Giotto, Lamentation of Christ, Scrovegni Chapel, c1305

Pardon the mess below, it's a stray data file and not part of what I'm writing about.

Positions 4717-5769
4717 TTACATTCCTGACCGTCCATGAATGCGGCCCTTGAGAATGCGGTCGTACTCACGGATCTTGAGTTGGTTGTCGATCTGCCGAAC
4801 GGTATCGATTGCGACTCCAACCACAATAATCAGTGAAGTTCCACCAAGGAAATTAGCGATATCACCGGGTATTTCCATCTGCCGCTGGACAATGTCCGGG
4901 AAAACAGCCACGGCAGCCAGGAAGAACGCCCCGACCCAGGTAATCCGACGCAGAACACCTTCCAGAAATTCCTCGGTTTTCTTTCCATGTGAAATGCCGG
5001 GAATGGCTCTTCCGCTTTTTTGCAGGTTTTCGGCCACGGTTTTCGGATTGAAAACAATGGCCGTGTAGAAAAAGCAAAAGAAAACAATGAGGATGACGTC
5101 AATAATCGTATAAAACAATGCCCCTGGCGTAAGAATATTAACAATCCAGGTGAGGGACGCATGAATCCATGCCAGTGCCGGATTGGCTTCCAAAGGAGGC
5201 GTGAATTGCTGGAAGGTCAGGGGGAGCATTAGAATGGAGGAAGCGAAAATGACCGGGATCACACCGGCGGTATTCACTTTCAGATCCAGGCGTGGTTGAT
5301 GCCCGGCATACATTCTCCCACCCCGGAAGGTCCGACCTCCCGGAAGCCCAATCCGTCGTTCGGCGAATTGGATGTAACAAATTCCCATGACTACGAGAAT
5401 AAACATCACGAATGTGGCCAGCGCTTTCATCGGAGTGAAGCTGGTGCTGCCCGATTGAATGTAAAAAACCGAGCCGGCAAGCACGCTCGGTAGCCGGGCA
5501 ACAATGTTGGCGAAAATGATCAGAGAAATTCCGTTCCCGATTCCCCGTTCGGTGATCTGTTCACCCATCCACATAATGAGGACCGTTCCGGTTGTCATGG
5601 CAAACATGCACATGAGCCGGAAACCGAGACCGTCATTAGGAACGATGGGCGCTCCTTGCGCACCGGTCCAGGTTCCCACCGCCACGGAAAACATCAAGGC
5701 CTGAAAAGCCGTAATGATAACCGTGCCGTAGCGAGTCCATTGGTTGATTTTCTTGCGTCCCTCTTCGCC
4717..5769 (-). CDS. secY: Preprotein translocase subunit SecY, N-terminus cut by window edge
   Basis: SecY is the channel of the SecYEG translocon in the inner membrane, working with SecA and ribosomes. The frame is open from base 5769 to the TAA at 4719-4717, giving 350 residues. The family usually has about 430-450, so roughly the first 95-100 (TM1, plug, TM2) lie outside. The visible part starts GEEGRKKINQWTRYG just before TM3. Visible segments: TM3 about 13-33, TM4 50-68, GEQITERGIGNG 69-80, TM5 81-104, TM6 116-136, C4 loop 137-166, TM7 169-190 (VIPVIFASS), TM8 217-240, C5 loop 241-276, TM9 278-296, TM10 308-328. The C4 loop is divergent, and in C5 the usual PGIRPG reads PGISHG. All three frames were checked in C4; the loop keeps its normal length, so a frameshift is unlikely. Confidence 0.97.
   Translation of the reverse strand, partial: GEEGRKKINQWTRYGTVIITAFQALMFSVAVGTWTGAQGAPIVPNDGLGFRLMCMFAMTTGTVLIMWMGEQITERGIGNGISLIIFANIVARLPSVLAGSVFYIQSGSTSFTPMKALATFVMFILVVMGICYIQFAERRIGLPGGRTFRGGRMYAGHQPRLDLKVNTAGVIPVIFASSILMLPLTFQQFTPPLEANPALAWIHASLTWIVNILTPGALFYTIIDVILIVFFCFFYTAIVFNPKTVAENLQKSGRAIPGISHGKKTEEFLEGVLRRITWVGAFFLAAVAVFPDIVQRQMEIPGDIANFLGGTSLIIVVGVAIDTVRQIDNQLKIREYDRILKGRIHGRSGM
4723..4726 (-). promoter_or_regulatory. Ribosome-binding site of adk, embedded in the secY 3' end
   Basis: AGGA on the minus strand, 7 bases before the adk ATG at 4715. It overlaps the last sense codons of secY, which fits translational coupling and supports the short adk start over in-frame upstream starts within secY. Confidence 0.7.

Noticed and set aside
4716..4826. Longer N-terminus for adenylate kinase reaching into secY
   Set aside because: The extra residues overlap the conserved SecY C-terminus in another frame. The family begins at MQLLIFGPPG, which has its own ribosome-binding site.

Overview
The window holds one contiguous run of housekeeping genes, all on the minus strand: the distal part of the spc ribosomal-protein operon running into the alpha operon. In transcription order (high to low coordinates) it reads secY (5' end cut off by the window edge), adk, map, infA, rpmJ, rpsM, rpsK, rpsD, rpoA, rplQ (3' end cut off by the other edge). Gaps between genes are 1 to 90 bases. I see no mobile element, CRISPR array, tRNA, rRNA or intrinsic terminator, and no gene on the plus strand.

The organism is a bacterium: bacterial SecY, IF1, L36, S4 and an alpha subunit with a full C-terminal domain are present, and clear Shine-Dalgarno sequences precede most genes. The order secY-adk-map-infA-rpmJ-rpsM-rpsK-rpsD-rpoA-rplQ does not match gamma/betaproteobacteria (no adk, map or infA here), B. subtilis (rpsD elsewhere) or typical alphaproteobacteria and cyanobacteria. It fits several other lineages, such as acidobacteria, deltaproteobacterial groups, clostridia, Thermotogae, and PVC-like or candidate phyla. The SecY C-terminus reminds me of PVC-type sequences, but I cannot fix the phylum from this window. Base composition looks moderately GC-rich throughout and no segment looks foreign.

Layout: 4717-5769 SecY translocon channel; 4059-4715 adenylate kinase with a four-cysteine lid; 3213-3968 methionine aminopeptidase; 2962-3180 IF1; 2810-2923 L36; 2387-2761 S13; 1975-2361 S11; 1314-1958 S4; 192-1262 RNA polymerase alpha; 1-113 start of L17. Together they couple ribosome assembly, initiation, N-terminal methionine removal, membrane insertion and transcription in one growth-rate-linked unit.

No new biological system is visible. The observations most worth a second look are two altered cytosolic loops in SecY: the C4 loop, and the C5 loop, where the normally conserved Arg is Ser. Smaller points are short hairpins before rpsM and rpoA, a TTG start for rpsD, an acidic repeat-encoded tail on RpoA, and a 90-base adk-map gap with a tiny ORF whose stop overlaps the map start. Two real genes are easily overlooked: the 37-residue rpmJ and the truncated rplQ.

Giotto di Bondone (1266/7-1337) was one of the most important Italian painters and a major pioneer of the Renaissance. I featured him in my Christmas post, and decided to write a full post now. Very little is known about Giotto's life. He was born near Florence and spent most of his life there. One possibly apocryphal story tells that he was discovered by the great painter Cimabue, simply drawing on a rock, and Cimabue was so taken with the young boy's lifelike representations that he immediately took him as his apprentice. Whether this story is true or not, it is accurate to say that Giotto's greatest innovation was to draw his figures from real observation. Though this had been practiced in the past, it had not been the convention in European painting for a few centuries. Giotto was also an architect and designed the tower of the Florence Cathedral. His most important work is the large fresco series in the Scrovegni Chapel in Padua (commonly known as the Arena Chapel). The series contains two distinct cycles on each side, depicting the life of the Virgin Mary and the life of Christ. In addition to more realistic figures, the series shows complex use of architecture, the ability to convey depth, dynamic movement, and integration of figures and nature. I chose to feature the Lamentation, because in many ways it encompasses all of these revolutionary features. We see the realistic portrayal of Christ's bodies and the active poses of the mourners. There is intense emotion on these faces, rendered with great depth of feeling. Giotto's creation of the crowd on the left is quite skillful, and balances the composition with the rock and tree on the right. It is also a fine example of his rich use of color, particularly the rich blue (which was particularly expensive at the time) that pervades the series to give a real sense of the sky, allowing the viewer to more viscerally identify with the setting. This is a masterpiece of the early Renaissance, and Giotto's work essentially gave rise to all the western art that followed.